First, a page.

The iPad may not be a proper laptop computer, but with a keyboard case, it can get bloody close, and Brydge’s take doesn’t just make it act like one, but look like a MacBook, too.
Is this the best iPad computer case, or just a near approximation to a computer?
Features and performance
Owners of the iPad know all too well just how versatile their tablet actually is.
Sure, it’s a content consumption device made for the taking in of videos, of audio, of video games and the like, but it can be so much more, and thanks to the processing technology inside and the creativity and ingenuity of app developers, you can make an iPad Air and Air 2 do so much.
With the help of a keyboard case, though, it can actually be a replacement for a laptop, and since the iPad first came out, case makers have been dabbling in this category. You find them in plastic variations and metal variations, but they all come generally try to make them based off the same formula: throw the iPad into a case and connect the keyboard to that.
Australian-owned Brydge has a different idea of how a keyboard case should work and is attaching the keyboard directly to the iPad without any need for a plastic bumper or wraparound case, and that’s part of what makes this gadget stand out from the plethora of keyboard cases out on the market today.
One other thing that makes the Brydge stand out from its cousins over at Logitech, Incipio, and Belkin is the inclusion of a speaker, something keyboard cases aren’t usually equipped with.
We’ll hazard a guess that Brydge has done this to make the keyboard feel more like a proper computer, because that’s the general impression you get about the aluminium keyboard section: it is basically a splitting image of a MacBook Pro bottom, except with the stylisation of the iPad Air 2.
Still, this inclusion of an extra element means your microUSB charge port is essentially charging two things, with the speaker and a small sound system also part of the package alongside that keyboard.
So you get two things for the price of one. Is it worth it, or are there better options out there?
First things first, there’s the keyboard, and for a keyboard case, this is a pretty important aspect to deal with, so let’s take a gander at that.
Brydge hasn’t just slapped a bunch of keys together and hoped for the best, but has looked at what makes an Apple computer good and more or less crafted something with that attention to detail.
So forget about the plastic and look to metal, because that’s what Brydge has built here, with a unibody aluminium block serving as the main body for the keyboard, with individual island-keys sitting inside that metal block.
There’s a little more in this, mind you, but we’ll get to that shortly, but the keyboard is where it’s at, offering a decent amount of travel with a solid click to each letter. In fact, the keys appear to be raised at a similar height to what we see on Apple’s own keyboards, giving people something familiar if they’re coming from an Apple keyboard already.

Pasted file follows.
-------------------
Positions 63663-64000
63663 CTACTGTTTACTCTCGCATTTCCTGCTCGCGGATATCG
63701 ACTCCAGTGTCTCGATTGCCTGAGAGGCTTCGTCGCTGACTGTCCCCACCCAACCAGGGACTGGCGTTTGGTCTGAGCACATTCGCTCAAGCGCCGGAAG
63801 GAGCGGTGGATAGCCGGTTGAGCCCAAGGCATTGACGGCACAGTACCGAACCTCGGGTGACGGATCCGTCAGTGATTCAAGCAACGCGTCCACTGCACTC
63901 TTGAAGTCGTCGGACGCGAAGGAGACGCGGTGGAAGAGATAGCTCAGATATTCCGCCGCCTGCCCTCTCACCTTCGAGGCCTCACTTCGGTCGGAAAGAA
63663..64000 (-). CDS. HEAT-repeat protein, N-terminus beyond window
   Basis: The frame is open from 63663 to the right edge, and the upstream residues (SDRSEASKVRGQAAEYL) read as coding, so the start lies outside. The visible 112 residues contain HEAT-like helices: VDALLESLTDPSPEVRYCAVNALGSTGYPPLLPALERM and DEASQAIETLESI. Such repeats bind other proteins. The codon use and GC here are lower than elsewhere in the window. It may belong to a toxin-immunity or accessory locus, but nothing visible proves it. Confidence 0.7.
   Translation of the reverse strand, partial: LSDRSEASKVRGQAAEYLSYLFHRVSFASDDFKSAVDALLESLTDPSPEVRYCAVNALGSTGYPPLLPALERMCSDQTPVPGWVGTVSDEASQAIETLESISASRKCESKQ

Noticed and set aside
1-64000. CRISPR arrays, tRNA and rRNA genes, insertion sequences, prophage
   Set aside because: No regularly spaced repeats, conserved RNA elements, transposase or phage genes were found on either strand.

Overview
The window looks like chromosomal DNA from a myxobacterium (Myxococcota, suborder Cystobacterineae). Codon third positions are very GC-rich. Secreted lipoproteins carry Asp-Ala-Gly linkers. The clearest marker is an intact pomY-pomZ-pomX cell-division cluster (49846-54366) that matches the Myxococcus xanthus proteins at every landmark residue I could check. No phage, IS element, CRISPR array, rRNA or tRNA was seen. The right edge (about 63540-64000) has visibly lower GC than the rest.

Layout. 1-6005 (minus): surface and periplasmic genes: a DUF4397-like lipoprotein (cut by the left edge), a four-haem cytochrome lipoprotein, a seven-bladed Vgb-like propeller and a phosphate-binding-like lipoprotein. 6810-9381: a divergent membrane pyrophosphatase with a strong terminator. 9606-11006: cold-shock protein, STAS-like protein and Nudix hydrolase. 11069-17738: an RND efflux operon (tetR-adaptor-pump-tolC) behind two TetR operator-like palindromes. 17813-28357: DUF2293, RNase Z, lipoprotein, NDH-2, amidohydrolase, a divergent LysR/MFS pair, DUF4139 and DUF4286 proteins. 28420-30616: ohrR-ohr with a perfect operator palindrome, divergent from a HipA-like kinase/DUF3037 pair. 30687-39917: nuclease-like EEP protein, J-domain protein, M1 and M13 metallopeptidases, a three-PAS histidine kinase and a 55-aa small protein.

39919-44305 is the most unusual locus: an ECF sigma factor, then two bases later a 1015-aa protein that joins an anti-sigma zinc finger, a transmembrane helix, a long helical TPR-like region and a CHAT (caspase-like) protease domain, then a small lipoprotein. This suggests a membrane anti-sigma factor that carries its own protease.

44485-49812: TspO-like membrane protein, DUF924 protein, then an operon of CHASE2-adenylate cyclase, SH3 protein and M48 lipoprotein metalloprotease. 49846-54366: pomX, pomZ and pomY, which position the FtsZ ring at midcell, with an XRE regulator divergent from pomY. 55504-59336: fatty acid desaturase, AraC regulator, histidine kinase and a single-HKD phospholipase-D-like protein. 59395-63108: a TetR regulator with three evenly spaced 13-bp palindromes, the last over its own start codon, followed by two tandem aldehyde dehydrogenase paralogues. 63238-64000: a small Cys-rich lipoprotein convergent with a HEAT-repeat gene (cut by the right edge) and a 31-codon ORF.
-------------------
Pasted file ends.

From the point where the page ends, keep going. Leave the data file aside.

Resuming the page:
Bluetooth will connect this keyboard to the iPad, but that’s only to send data, and you need a way of connecting the tablet physically to the keyboard.
To make this happen, Brydge has built in two little metal claw pieces decked in rubber that allow you to slide the tablet into place and hold it there when you’re typing.
There’s no external case or wraparound plastic body here, and you merely push the tablet into place and then align the screen to sit in between the edges of these joints, which also act as the hinge for the case.
It’s definitely an interesting case design, though aligning is very much a manual thing, and one that you’ll need to do on a regular basis.
Interestingly, the keyboard even offers a modicum of backlighting, with three brightness options, though they’re all fairly dim, truth be told, something we think comes from the lights not really pushing up past keys and creating much of an outline.
In many ways it can come off feeling like an after thought, like the Caps Lock key which lacks a light to tell you when it’s activated and offers no on-screen hint that it might actually be on.
The other function keys are all pretty much as you’d expect them, though, from the brightness controlling to the on-screen keyboard, while the media and volume controls do exactly what you’d think, controlling pause and playback and sending the volume up and down.
Our one quibble with the Brydge keyboard comes from the Bluetooth, which doesn’t always feel on-target.
We think we’re on the money with this one, because while the woes of Bluetooth could be something occurring for either the tablet maker (Apple) or the keyboard maker (Brydge), we think after trying and frequently using enough keyboard cases, Brydge is the focus on this one, with delays from Bluetooth coming from this keyboard case.